Since most self-published books failed to pass the litmus test of the publishing industry’s gatekeepers, they were seen as universally unworthy. And in many cases, they were. Agents and editors won’t get on board with substandard books, so those books are less likely to get published.
But that doesn’t mean every rejected book is substandard or all writers who self-published did so because they couldn’t secure a publishing contract.
In fact, some of the most notable writers in the literary canon self-published: Walt Whitman, Emily Dickinson, Jane Austen, William Blake, Benjamin Franklin, Edgar Allan Poe, Gertrude Stein, Mark Twain, and L. Frank Baum. And if that’s not enough, Wikipedia lists even more self-published authors and self-published bestsellers.
The Truth About Rejection
The truth is that plenty of books that went on to great success were initially rejected. Lolita was “overwhelmingly nauseating.” Jonathan Livingston Seagull was “ridiculous.” George Orwell’s Animal Farm, which critiqued communism, was rejected by none other than T.S. Elliott, who said “We have no conviction that this is the right point of view from which to criticize the political situation at the current time.”
Anne Frank’s diary was rejected sixteen times. Harry Potter and the Philosopher’s Stone was rejected eight times. Chicken Soup for the Soul was rejected by over 100 publishers before its authors went ahead and published it themselves. (Source: Flavorwire)
Let all these instances of rejection and self-publication be a reminder: agents and editors are only human. They read ridiculous amounts of prose and are tasked with picking only the ones that, in their estimation, have the best chances of becoming bestsellers. And they make mistakes. I’m sure the eight publishers who rejected Harry Potter will carry the weight of that mistake for the rest of their lives.
When you stop to think about the jobs that agents and editors perform, it’s easy to understand why so many great books slip through their hands. Maybe an agent read a book when he was tired, hungry, or stressed out. Maybe he just read three other books with similar storylines. Maybe the story touched a bad nerve. Maybe the editor who read a book loved it but didn’t feel like his publishing house could find an audience for it. Maybe he disagrees with the narrative’s philosophy. Maybe he’s looking for a zombie story.
The fact is that just because a book is rejected five, ten, a hundred times does not mean it’s bad or that it can never be successful.
The Other Truth About Rejection
We can’t escape the other truth about rejection, which is that some books really are rejected because they’re not very good. While authors must remember that a rejection doesn’t mean their book can’t go on to find success, they also have to figure out whether their book has the potential to succeed.
The best way to gauge the merit of your own work is to be well read. If you haven’t absorbed a hearty portion of the literary canon, you have nothing to gauge your own work against. You need to read good books, bad books, mediocre books, and great books and learn to identify that je ne sais quoi that differentiates them.
The New Era of Self-Publishing
If you ask me, the new era of self-publishing was inevitable. Its fate was sealed when Internet access became widespread. Of course authors are going to self-publish their work now, and in droves. Before we had all this fancy technology, self-publishing required a hefty investment. You’d have to find a printer and pay for a run. There was no print-on-demand and there were no ebooks. You placed an order — 500 books, 1,000 books, 15,000 books. You paid for all those books and then you went out and sold them, trying to recoup your investment and turn a profit. Nowadays, most self-published authors hire an editor or proofreader, cover designers, and maybe a PR consultant. Back then, you had to do all that, plus pay thousands of dollars for copies of your book. Technology changed all that, making it easy and affordable to self-publish.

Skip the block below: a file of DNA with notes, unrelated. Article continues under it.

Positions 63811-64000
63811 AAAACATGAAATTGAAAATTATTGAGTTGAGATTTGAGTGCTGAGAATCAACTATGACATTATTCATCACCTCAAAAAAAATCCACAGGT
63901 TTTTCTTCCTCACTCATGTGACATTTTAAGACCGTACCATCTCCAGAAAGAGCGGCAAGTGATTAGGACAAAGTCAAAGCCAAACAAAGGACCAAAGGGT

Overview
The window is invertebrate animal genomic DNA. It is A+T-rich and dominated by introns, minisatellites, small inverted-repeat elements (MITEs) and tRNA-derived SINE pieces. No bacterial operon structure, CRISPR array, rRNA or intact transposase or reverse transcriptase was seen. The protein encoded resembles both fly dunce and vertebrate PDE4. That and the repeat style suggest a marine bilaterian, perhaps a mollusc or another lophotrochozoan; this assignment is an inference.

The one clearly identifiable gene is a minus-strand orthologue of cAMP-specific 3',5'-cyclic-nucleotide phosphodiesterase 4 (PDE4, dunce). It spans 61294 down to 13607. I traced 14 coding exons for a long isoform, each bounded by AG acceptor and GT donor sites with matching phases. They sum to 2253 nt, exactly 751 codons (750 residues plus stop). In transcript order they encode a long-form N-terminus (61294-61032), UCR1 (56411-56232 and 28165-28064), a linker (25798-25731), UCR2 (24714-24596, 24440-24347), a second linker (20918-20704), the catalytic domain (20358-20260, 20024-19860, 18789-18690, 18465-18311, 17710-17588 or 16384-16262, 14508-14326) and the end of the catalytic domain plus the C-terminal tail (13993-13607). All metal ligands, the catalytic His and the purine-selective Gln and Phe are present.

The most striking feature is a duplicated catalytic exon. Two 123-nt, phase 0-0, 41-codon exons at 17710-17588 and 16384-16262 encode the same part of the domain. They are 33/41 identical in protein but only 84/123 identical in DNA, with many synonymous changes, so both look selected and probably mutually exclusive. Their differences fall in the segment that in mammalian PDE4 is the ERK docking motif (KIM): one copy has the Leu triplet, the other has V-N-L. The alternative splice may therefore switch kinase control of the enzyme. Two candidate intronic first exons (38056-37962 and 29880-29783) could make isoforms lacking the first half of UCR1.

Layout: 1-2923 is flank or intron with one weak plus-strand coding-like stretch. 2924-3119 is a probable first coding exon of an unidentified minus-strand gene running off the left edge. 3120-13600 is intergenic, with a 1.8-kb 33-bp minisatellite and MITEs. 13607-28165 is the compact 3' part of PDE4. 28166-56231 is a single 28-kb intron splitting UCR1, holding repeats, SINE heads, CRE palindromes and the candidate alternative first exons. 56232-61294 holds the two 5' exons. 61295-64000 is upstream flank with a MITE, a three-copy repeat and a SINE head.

Some people have decried the wave of self-publishing that’s sweeping across the Internet. Some terrible works are getting published! We need the gatekeepers of the publishing industry to weed out the bad books! I think that’s nonsense. Let the market — let the readers — decide which books they want to buy and read. Let authors take the risk, put their work out there, and see what happens. It’s an ideal business model that creates a broader and fairer playing ground.
And the best part is that it puts the power of publishing into the hands of the authors and readers, removing middle men who controlled what got published and what didn’t (which is kind of a scary thought).
A Living Example
In 2011, Hugh Howey self-published Wool, a short story, through Amazon’s Kindle Direct program. As it grew in popularity, he developed the story into a series (check out the complete Wool (Omnibus), and in 2012, he sold the film rights to 20th Century Fox. Film legends Ridley Scott and Steven Zaillian have both expressed interest in working on the project. Most recently, Howey entered a contract with Simon and Schuster, who will distribute Wool to retailers in the the US and Canada. And for the record, the contract allows Howey to continue distributing Wool online himself.
And Wool was never even rejected. Howey made a conscious decision to self-publish. Here’s what he said about self-publishing just a few days ago:
“I never shopped Wool to agents. After my first book release with a small press, I decided that self-publishing was for me. I never looked back. It wasn’t until agents and publishers began approaching me that I engaged in a dialogue. I actually predicted this before it happened. Over a year ago, I told anyone who would listen that every book should *begin* as a self-published work. Let it prove itself in the market and then allow agents and publishers to approach you. I was mocked for espousing this view, but it has now become more and more common. DBW recently posted a story about the 300 6-figure advances in 2012, and how 45 of them were for books previously self-published. That’s a healthy percentage.” (Source: Goodreads)
Of course, self-publishing isn’t for everyone, but it’s certainly an option all writers should explore. In upcoming posts, we’ll explore the benefits and drawbacks of both traditional and self-publishing.
Have you considered self-publishing or given any thought as to whether you want to choose traditional or self-publishing? Have you read any self-published works recently? Share your thoughts on self-publishing by leaving a comment, and keep writing!